For an area like LA that has such a large concentration of veterans, Bravo and Garcia hope to set the standard for programming elsewhere in the country. With the Veterans Administration backlogged with needs and the recent uptick in service member and veteran suicides, initiatives like LAVC are an important piece of the solution.
Both women said they are proud of where the program is going and grateful to all of the organizations joining forces to serve and make a difference.
“We are here to inform, educate and make sure we give them that warm hug like – come here,” Bravo said. “It’s not ‘poor veteran’ either. Instead, it’s we know it’s going to be hard but that’s okay. We’re here.”
Army veteran Jason Kander is running for the US Senate to unseat Sen. Roy Blunt (R-Mo.), and he just dropped an incredibly effective ad pushing back on criticism of his gun rights positions.
He assembles an AR-15 blindfolded while simultaneously talking about his time serving as an intelligence officer in Afghanistan. “I approve this message, because I would like to see Sen. Blunt do this,” he says, holding up the finished rifle, in what is the political equivalent of a mic drop.
Last week, the National Rifle Association released an ad that criticized “liberal Jason Kander” for a 2009 vote against the defensive use of guns. The spot criticized the Democrat as being weak on Second Amendment rights.
In response, Kander is seen blindfolded in a new ad released Wednesday, pushing back on that view.
“Sen. Blunt has been attacking me on guns. In Afghanistan, I volunteered to be an extra gun in a convoy of unarmored SUVs,” Kander says. “And in the state legislature, I supported Second Amendment rights. I also believe in background checks so that terrorists can’t get their hands on one of these.”
Brandon Friedman, a former Army officer and CEO of public relations firm McPherson Square Group, told Business Insider the spot was “a masterpiece.”
Still, Kander has an uphill battle in the race. His opponent Roy Blunt scored the endorsement of the influential NRA in April, and he currently leads the challenger by three points, according to the RealClearPolitics average of Missouri’s US senate race.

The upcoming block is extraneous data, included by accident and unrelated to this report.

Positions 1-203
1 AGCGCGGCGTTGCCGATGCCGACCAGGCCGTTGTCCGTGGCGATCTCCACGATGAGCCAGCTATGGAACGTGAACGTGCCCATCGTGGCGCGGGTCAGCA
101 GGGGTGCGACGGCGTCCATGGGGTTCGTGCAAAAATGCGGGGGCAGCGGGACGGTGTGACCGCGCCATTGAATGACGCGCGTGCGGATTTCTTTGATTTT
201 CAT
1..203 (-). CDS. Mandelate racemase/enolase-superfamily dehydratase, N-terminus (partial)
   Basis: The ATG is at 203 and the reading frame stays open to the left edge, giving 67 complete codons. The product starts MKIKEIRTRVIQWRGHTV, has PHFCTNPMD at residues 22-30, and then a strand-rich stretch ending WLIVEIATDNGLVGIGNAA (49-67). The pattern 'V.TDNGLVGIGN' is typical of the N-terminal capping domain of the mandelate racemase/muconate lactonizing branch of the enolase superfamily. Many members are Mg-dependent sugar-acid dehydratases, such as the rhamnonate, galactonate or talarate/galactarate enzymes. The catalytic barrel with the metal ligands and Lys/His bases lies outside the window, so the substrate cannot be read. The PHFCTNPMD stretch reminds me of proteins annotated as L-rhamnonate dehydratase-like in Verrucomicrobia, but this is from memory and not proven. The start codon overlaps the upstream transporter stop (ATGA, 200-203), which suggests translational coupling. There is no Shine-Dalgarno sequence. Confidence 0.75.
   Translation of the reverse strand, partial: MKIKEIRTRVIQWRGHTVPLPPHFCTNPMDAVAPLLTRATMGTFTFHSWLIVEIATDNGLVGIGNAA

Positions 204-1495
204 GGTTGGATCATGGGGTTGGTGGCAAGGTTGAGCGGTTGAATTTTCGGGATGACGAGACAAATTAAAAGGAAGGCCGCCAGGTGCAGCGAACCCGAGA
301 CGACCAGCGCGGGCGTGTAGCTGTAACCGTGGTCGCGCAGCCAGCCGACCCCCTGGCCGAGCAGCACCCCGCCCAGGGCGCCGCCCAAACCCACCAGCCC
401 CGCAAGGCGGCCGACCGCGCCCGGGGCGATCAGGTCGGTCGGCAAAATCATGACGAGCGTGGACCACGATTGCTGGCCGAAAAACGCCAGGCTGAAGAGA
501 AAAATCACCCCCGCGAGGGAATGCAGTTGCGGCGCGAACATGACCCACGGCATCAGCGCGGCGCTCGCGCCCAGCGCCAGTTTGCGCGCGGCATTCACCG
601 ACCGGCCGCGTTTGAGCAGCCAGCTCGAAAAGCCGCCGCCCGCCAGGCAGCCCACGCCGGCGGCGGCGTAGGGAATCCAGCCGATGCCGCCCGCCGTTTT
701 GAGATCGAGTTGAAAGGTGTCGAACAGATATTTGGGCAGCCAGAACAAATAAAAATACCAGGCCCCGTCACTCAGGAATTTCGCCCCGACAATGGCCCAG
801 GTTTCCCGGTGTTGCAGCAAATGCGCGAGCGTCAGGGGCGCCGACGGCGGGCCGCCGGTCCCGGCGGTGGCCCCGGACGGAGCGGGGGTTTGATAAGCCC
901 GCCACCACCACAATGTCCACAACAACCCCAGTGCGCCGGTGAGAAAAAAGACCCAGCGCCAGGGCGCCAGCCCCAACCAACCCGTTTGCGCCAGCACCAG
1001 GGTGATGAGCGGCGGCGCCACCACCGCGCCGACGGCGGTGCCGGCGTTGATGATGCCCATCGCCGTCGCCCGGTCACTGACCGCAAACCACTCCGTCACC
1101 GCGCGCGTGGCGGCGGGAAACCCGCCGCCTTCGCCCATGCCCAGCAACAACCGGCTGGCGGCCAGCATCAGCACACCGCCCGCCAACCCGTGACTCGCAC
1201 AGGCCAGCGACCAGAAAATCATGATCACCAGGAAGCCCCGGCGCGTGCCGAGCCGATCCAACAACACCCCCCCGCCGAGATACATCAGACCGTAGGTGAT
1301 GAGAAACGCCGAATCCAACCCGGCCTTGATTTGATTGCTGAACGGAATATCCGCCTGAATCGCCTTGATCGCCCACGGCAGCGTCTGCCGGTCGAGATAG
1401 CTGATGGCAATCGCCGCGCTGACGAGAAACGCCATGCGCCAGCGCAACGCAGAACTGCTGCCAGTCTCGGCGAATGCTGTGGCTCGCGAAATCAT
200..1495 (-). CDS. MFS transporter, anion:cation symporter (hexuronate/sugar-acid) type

Military trainers in Germany just wrapped up a four-day competition to determine the best sniper squad in Europe and a Norwegian team took first place at the end of 27 events designed to test key tasks that snipers must complete in combat.
Eleven countries sent squads to the competition, and the U.S. sent five squads including paratroopers and Marines.
The competition, hosted by the U.S. Army Europe and organized by the 7th Army Training Command, took place at Grafenwoehr Training Area, Germany. Participants took part in multiple shooting competitions as well as casualty evacuation, ruck marching, and other general military events.
“The competition challenged the competitors’ physical and mental toughness as well as their marksmanship proficiency,” said U.S. Army Maj. Erick Nyingi, the officer in charge of the competition.
One of the most suspenseful and distinctly sniper-oriented events was the stalking lane, where squads had to proceed as far as possible without being detected by observers.
Some high-octane events included a high-angle shot lane where snipers rode in a Black Hawk helicopter and had to engage two targets in under two minutes using three rounds or less. There was also a water shoot where the snipers engaged targets from a boat.
The sniper squad competition is the 2016 version of the annual Best Squad competition held by U.S. Army Europe. Each year focuses on a different type of squad. Last year, it was infantry squads.
No matter which type of unit is highlighted, the goal is to bring NATO members and other allies together to share tactics and engage in friendly competition so the troops can share new tactics, and training techniques.